If the biopsy results show signs of cancer, your doctor may want to perform a cystoscopy to see if the cancer has spread. A cystoscopy is a procedure that involves the use of an instrument called a cystoscope. A cystoscope is a thin tube with a small camera and light at the end. During cystoscopy, your doctor will gently insert the cystoscope into the penis opening and through the bladder. This allows your doctor to view the different areas of the penis and the surrounding structures, making it possible to determine whether the cancer has spread.
In some cases, an MRI of the penis is sometimes conducted to make sure that cancer hasn’t invaded the deeper tissues of the penis.
There are six stages of penile cancer. The stage of the cancer describes how far the cancer has spread. Based on the results of the diagnostic tests, your doctor will determine which stage you are currently in. This will help them determine the best treatment plan for you and allow them to estimate your outlook. The staging criteria for penile cancer are outlined in the table below:
|Stage 0||• cancer hasn’t spread to any other tissues in the penis|
• cancer has spread the connective tissue below the first layer of skin
|Stage 1||• cancer has spread to the connective tissue below the skin, the erectile tissues, or the urethra|
• cancer hasn’t spread to any glands, lymph nodes, or other parts of the body
|Stage 2||• cancer has spread to the connective tissue below the skin, the erectile tissues, or the urethra|
• cancer has spread to a single gland or lymph node in the groin
|Stage 3a||• cancer has spread to the connective tissue below the skin, the erectile tissues, or the urethra|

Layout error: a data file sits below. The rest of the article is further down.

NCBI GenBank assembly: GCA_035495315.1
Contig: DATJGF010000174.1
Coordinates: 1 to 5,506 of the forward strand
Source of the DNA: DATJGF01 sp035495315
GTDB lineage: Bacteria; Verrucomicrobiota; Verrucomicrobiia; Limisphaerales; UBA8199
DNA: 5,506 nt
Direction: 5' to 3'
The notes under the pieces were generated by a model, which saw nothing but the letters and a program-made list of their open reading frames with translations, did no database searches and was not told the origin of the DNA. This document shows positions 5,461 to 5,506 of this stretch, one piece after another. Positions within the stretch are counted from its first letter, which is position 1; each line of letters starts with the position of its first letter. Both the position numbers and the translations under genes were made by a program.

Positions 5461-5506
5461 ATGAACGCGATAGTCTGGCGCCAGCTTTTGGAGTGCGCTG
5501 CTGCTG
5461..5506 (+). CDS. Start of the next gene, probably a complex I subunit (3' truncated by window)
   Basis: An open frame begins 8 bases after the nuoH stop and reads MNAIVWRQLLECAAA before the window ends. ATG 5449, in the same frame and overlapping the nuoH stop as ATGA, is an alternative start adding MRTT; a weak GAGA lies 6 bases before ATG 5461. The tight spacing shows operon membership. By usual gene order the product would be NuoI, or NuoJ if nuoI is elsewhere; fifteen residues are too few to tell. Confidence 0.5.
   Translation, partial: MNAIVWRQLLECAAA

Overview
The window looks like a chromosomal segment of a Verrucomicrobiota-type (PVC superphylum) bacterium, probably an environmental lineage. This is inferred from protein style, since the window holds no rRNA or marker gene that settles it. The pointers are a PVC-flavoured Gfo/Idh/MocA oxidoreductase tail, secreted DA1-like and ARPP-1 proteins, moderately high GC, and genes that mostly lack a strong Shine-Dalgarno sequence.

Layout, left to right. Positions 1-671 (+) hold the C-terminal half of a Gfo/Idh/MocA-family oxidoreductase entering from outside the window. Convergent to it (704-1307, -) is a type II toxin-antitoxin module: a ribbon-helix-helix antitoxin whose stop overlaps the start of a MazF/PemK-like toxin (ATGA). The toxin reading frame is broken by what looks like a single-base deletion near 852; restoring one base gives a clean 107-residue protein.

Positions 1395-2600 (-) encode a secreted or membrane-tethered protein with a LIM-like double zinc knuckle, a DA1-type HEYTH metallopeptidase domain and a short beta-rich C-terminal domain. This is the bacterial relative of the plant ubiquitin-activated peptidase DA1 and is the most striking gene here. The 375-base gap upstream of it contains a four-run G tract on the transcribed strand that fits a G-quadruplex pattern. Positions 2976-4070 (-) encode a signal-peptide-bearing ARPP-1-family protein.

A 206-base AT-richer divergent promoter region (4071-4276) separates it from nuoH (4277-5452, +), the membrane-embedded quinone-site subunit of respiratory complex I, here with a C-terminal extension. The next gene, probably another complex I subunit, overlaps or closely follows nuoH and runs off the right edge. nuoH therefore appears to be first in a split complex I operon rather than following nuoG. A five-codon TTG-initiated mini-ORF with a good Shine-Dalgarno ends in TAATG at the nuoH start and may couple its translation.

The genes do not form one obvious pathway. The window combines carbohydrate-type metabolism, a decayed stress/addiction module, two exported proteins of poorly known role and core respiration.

• cancer has spread to more than one shallow gland or lymph node in the groin
• cancer hasn’t spread to any other parts of the body
|Stage 3b||• cancer has spread to the connective tissue below the skin, the erectile tissues, or the urethra|
• cancer has spread to more than one shallow gland or lymph node in the groin
• cancer has spread to other structures, such as the prostate gland and pelvic bones
|Stage 4||• cancer has spread to deep glands or lymph nodes|
• cancer has spread to other areas and organs of the body
The two main types of penile cancer are invasive and noninvasive. Noninvasive penile cancer is a condition in which the cancer hasn’t spread to deeper tissues, lymph nodes, and glands. Invasive penile cancer is a condition in which the cancer has moved deep into the penis tissue and surrounding lymph nodes and glands.
Some of the main treatments for noninvasive penile cancer include:
- circumcision, which involves the removal of the foreskin of the penis
- laser therapy, which uses high-intensity light to destroy tumors and cancer cells